In the course of all this scheduling turmoil, another amazing thing happened. We took a look at these meetings and asked the hard question: “Is this meeting really worth having?”
Last week I had the pleasure of my fourth “Flow Thursday” at Tasktop, a day where we have no standing meetings. I cannot tell you the joy that such a simple concept can bring.
Tasktop has been built on the concept of “Less is More” and on improving individual and company efficiency by eliminating unnecessary work. From Tasktop Dev, to Tasktop Sync, and now with Tasktop Integration Hub, we have poured our heart and soul into preventing context switching for our customers and removing the headache of mind-numbing administrivia.
It’s not an easy job – but it is a noble one. The irony of this is that as a company we (like many of you) have calendars packed with meetings. The number of standing meetings we have is astounding. And yes, we use our own product to help prevent the need for standing meetings for status updates and so on. So, I can only imagine what other people’s calendars must look like…
We know that context switching is a productivity killer – as Dominica DeGrandis, our Director of Digital Transformation, writes in her book Making Work Visible, “just like computers, humans incur overhead when context switching between different tasks.” And yet, here we are, scheduling six 30-minute meetings back to back to back. Or worse, four 30-minute meetings all separated by 30 minutes.
And then an amazing thing happened. Our CEO, Mik Kersten, announced during a company “All-Hands” meeting that there would be “no more standing meetings on Thursdays”.
I messaged someone afterwards and asked “did that really happen?” I have to admit, I was a bit skeptical at first. And then the changes came. Meetings were moved! The blue boxes on my Thursdays started disappearing!
And in the course of moving Thursday meetings, we had to move around other standing meetings on the other days of the week to make room. In the course of all this scheduling turmoil, another amazing thing happened. We took a look at these meetings and asked the hard question: “Is this meeting really worth having?”
Turns out we didn’t need some of the meetings…so even more time was freed up. So now, when I look at my calendar a few weeks in advance, there’s a big blank spot on Thursdays. I get to fill it with what I want to do.
And since I know other people have open calendars, it’s so much easier to have design or brainstorming sessions to push high-priority work forward. Or it gives me time to write a blog post. Or I can block off time to do some in-depth planning for the future of our product. So even though my day may still consist of meetings, they feel more empowering.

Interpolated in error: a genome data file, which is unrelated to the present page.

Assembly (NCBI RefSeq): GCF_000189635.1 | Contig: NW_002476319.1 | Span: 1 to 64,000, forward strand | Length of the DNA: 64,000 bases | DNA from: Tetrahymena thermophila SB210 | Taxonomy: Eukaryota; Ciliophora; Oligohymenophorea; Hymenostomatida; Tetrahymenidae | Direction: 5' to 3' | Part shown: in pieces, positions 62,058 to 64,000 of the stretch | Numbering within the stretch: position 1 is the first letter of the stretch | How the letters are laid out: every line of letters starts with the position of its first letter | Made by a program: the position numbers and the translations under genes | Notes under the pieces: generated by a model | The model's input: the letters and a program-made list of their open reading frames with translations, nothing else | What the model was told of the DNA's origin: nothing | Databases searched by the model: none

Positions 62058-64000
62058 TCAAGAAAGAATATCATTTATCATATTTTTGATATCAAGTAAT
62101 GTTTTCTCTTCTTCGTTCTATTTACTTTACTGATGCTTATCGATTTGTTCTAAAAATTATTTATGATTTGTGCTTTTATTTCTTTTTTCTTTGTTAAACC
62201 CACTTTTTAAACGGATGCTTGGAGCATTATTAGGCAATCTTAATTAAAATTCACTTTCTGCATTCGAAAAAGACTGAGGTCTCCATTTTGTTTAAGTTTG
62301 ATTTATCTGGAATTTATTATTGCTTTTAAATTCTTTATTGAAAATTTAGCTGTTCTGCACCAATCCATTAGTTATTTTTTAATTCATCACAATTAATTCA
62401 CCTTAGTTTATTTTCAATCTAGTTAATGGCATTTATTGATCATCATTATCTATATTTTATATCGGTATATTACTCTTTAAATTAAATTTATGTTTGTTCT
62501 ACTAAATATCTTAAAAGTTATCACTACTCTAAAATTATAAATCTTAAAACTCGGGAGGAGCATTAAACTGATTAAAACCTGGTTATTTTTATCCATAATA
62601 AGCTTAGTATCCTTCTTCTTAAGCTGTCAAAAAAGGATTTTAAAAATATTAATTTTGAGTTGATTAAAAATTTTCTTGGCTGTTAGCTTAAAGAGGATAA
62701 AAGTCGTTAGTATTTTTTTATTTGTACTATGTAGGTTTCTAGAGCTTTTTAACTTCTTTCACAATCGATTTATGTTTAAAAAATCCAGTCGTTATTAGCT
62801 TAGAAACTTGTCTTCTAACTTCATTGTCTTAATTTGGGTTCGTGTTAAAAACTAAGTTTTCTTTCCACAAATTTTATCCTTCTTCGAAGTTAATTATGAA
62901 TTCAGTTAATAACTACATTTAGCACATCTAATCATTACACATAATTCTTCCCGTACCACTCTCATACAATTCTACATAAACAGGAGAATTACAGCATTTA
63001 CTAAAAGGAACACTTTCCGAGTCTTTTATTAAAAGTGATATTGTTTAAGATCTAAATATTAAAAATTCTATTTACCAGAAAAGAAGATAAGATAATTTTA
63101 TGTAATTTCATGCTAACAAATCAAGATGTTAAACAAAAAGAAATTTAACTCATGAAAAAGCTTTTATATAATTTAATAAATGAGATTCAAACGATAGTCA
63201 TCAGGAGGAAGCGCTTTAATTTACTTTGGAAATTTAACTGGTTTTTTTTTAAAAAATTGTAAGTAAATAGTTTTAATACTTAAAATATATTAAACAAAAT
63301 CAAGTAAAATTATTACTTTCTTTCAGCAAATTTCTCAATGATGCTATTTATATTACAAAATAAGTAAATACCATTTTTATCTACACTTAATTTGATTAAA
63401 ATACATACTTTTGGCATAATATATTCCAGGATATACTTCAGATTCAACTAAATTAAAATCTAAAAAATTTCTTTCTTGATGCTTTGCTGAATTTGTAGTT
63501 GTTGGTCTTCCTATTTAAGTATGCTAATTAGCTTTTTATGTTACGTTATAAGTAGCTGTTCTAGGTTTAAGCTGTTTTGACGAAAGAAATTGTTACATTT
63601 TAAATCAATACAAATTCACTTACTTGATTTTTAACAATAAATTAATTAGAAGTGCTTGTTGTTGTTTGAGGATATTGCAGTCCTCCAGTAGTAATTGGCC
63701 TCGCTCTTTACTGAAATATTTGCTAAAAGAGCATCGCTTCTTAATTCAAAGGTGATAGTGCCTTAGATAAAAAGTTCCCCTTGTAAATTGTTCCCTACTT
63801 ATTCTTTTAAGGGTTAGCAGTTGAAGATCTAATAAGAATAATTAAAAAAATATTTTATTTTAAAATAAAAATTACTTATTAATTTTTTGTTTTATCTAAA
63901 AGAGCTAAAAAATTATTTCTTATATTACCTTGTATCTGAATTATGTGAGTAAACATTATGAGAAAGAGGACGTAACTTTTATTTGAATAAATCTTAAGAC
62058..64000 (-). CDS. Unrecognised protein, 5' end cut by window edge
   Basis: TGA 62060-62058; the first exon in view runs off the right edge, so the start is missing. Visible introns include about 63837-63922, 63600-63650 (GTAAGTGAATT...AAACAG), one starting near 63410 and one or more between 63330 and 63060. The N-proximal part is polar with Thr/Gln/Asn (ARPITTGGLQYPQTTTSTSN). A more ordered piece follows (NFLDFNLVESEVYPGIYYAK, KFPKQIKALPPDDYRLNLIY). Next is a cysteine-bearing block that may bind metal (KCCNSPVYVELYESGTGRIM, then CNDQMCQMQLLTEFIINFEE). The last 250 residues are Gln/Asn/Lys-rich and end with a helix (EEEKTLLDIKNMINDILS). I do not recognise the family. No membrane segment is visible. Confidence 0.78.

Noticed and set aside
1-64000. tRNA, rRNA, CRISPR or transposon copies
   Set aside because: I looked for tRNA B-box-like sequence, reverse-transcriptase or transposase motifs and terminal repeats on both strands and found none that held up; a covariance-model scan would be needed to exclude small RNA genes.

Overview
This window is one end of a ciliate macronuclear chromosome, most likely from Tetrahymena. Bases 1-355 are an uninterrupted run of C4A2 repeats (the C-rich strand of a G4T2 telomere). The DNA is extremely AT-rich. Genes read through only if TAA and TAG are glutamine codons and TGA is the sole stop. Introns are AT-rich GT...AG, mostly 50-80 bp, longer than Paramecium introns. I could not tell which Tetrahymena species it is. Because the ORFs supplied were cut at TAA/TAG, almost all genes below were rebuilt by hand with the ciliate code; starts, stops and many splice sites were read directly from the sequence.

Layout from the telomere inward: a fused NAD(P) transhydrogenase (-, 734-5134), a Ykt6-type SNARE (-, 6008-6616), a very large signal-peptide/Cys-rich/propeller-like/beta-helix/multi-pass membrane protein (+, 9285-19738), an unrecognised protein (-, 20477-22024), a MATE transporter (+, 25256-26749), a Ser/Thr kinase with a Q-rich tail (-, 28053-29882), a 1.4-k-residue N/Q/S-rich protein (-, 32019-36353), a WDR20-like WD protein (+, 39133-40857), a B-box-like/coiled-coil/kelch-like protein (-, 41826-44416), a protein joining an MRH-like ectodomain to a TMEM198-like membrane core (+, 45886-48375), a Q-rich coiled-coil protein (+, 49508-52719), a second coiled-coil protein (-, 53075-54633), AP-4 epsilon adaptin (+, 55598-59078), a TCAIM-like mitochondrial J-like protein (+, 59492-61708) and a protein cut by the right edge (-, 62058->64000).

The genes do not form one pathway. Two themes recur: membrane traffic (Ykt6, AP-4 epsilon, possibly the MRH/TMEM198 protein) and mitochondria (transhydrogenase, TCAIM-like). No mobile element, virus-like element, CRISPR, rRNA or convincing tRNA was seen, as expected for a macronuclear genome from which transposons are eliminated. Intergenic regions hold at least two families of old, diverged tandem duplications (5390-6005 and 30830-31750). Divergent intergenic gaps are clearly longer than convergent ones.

It reminds me of the saying that work is what you have to do, and fun is what you want to do. You could argue that people are able to actually work harder during Flow Thursdays because they have the time to really dig in on deep work they want to do instead of bouncing back and forth to meetings they have to attend.
In some ways, this is a formalization of our “Thinking Days” which I wrote about a few years ago. When we initiated these, it took some explaining to other departments. We had to tell people “nope, I can’t meet that day”. It was amazing to clear our calendar for a day and go do the things we didn’t have time for otherwise. It’s wonderful that the rest of the company is now empowered by the CEO to do the same.
And in case you’re thinking “we could never do this”, watch this video of Bill Gates talking about what he learned from Warren Buffet about scheduling his calendar.
Now, I’d argue that Bill Gates and Warren Buffet have more autonomy to decide how to plan their time, but I also know they have more demands on them that just about anyone else reading this post. But if these titans are able to let their companies (and people) work without meeting with them, perhaps you can too?
If you’re an individual contributor, take one day a month, clear your calendar and go ‘have a think’. Do the important, but not urgent tasks that you can’t fit into a 30-minute slot. Or better yet, see if you can set a policy of no standing meetings one day a week. That may be harder to pull off if the rest of your company doesn’t follow suit, but you can definitely find one day a month. Just do it. Don’t ask permission. But if you want to keep doing it, you’ll want to document what you get done during these times. You can use this to defend your actions and maybe even convince others to follow in your footsteps.
If you’re running a company or a department, can you implement a Flow Day for your people? I think you’ll find the results are well worth the effort. After Mik’s announcement at the All-hands, he sent out a follow-up email that sums up this point very well. He said, “While each knowledge worker fundamentally owns finding their own flow, the point of management and leadership is to get obstacles to that flow out of the way.”
And I’ll leave you with this: some companies like this one and this one are doing something similar, but with email. They’re instituting a “No Email” policy. For one day a week, or one day a month, they’re not allowed to use emails except in case of emergency. They’re finding they’re more productive, more creative and more focused. I’ll admit that this idea scares me, but that’s probably a good indication that I should embrace it.
Just think, what would your day be like if you didn’t have meetings or emails?
You may actually get something done!